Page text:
Tia Nielsen has observed that people sometimes lie to stay out of trouble.  She feels that the consequences are usually much less if you tell the truth.  You may still get in trouble, but she said that the trouble would be more severe if you were caught lying.    She said, “some say that people remember what you do or say, but I feel that people will remember what you made they feel when they were around you.”  Being considerate of others will build much better friendships for your whole life.  Tia hopes to be a veterinarian after graduating from college.  

               All the contestants gave good speeches, and there was much discussion at this Rotarian’s table about who would be the winner.  The Rotary judges awarded first place to Fabian Russo and awarded him $50.00 first prize.  Second place was Max Fisher, third place was Tia Nielson, and fourth place was Marcella Franco. 

    After the 4-Way Speech Contest, Rotarians hears from two RYLA participants.  RYLA stands for “Rotary Youth Leadership Awards.”  The participants attended a 3-day conference to hone their leadership skills.  All Rotary clubs across the nation are invited to participate in this conference.  Our club generally helps kids in need, but this RYLA conference helps kids that show leadership qualities, with the potential to become tomorrow’s leaders.  Two Ironwood Ridge Students, Jack Affeldt and Leo Hamerlynck shared their experiences from the conference.  

               Jack felt that the main thing he learned was how to bring people out of their shells and bring forth their good ideas.  He learned how to be a positive influence to others.  He shared that good leadership often involved putting like-minded people together to solve tough problems.

   Leo didn’t know what to expect from the leadership conference, but kept his mind open.  Leo said, “I learned that it is best to be a benevolent leader rather than a malevolent one.”  He felt that the key to good leadership was to be an involved leader, but not to the point of micro-management.  

               After fielding some good questions from the audience, Jack and Leo summed up their experiences as being very positive.  Jack felt that his life goals did not change, but he now feels more confident that he can attain those goals.  Leo said that he would like to participate in RYLA in the future, perhaps as one of the counselors, because he wants to help kids become more confident.  Both young men were very well-spoken and confident at the podium.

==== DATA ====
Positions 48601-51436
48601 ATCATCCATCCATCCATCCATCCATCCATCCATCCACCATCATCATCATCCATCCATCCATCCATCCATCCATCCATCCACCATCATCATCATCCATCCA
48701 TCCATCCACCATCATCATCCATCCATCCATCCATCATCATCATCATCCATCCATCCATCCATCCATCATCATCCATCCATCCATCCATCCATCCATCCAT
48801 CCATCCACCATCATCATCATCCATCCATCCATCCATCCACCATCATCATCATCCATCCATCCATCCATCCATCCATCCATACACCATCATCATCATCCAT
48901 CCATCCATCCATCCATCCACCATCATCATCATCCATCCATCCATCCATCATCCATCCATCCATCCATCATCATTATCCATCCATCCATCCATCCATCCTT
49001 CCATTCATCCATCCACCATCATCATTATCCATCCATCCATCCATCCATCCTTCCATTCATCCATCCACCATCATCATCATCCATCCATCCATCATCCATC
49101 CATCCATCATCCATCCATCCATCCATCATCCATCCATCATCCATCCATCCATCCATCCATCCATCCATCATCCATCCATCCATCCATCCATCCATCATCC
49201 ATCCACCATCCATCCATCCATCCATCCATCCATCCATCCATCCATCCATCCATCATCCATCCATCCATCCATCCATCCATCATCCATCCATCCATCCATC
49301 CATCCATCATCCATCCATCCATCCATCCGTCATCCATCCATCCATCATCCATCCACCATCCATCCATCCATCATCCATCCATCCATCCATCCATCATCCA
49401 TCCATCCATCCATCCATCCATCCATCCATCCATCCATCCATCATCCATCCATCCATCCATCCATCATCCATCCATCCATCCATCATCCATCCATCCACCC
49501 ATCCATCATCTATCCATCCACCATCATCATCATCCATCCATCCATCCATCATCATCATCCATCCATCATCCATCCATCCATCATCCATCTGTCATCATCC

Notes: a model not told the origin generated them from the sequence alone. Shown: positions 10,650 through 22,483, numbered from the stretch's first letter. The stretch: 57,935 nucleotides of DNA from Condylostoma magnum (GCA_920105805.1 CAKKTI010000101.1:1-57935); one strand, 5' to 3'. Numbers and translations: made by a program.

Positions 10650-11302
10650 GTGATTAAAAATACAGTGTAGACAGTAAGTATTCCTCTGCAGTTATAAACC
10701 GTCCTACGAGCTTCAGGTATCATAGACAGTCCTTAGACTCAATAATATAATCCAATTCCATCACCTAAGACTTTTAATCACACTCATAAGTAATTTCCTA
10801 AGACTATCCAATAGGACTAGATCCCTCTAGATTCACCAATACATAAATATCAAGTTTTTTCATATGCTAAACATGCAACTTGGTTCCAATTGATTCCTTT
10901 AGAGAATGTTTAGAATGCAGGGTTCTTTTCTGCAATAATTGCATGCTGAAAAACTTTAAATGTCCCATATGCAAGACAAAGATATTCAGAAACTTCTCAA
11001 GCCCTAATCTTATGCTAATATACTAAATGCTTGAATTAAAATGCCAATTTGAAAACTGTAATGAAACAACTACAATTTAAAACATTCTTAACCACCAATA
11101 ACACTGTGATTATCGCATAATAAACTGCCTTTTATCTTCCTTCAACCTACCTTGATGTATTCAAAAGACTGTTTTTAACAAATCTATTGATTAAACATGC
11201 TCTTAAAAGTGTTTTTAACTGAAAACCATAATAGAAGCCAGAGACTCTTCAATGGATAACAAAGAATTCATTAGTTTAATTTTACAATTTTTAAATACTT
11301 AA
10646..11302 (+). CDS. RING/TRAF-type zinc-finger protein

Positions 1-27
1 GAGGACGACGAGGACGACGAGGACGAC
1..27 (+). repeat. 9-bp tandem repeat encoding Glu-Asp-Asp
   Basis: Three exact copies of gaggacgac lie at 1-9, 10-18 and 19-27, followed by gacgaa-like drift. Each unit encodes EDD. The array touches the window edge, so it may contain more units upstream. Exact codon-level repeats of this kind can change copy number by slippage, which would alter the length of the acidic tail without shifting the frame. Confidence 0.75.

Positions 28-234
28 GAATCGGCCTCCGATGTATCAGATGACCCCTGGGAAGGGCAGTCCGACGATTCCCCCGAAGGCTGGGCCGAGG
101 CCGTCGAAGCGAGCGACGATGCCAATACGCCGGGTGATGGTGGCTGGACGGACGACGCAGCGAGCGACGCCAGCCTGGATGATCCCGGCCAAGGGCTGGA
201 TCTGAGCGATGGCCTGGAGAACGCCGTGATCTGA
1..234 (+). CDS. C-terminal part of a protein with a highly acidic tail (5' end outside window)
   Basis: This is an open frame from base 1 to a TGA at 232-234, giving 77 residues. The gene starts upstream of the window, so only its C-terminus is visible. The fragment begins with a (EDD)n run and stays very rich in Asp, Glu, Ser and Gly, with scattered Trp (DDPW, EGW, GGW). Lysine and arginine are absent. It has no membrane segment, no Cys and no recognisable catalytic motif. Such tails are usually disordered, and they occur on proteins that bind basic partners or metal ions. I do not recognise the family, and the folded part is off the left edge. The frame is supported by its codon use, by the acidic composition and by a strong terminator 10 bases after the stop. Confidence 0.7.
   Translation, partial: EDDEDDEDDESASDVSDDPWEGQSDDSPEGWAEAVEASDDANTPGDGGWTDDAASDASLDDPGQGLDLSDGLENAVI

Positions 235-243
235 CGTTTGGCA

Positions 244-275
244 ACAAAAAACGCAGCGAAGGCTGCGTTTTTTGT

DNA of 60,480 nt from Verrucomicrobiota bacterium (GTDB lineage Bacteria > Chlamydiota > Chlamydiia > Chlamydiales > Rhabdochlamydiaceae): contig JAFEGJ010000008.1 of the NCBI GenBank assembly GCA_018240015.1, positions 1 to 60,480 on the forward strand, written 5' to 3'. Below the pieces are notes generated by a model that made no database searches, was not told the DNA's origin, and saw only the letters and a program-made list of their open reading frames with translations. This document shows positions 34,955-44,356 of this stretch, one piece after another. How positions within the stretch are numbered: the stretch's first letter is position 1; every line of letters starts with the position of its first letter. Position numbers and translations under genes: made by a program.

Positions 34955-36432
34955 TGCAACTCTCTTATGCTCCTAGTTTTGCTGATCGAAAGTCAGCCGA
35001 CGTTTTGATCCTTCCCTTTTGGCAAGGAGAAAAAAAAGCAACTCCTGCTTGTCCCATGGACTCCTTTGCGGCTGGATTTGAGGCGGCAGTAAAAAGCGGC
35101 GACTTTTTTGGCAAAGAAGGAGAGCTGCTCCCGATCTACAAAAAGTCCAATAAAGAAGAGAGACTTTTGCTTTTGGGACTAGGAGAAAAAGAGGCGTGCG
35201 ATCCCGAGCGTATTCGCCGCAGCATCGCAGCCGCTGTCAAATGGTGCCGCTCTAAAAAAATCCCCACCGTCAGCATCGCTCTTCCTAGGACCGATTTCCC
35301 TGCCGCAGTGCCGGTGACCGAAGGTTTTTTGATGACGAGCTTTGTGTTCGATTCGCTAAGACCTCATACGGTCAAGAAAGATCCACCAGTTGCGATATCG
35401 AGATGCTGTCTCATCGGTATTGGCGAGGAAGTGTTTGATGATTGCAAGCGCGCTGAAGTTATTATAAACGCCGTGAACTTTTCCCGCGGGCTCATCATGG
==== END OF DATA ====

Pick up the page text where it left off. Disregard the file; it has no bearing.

ImageImageThis was a luncheon that filled one with encouragement about the quality of our young people and the positive affect our Rotarian principles and projects can help them to experience.  We wish all of these participants the best of luck in their futures!
Welcome Home Honor Flight and Emerson!
by Fries, Savo


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Foundation Grant Awards and Major Donor Recognition
by Fries, Savo


FOUNDATION GRANT AWARDS

AND MAJOR DONORS RECOGNITION  BY Sharon McKniff

 

 

               The recipients of our Rotary Foundation Grant awards were presented with checks and introduced to the membership on April 4, 2013.  Additionally, the major donors to the Fore For Kids Golf Tournament were recognized.

    Our Major Donors included Miraval AZ Resort, Oracle Ford, Canyon Community Bank, Central AZ College Foundation, and Pinal County Sheriff office.  Our many thanks to each of them for helping to make the Tournament a huge success.  

               One of our awards recipients was an organization “Teens Sew Cool” represented by Ann Richards.  Our award check paid for the refurbishing of eleven sewing machines which are used by the thirty students learning to sew by providing service projects such as bags to hang on walkers used by the elderly.   Barbara McClure represented Catalina Community Services, which hosts an after school program for 6th, 7th and 8th graders at Coronado K-8 School to foster tutoring of academics, social skills and recreational fun.

    Family First Pregnancy Center, represented by Clare Grochocki, is a non-profit educational center which teaches parenting skills to new mothers and an “Earn While You Learn” program to promote positive changes in lifestyles that contribute to good parenting.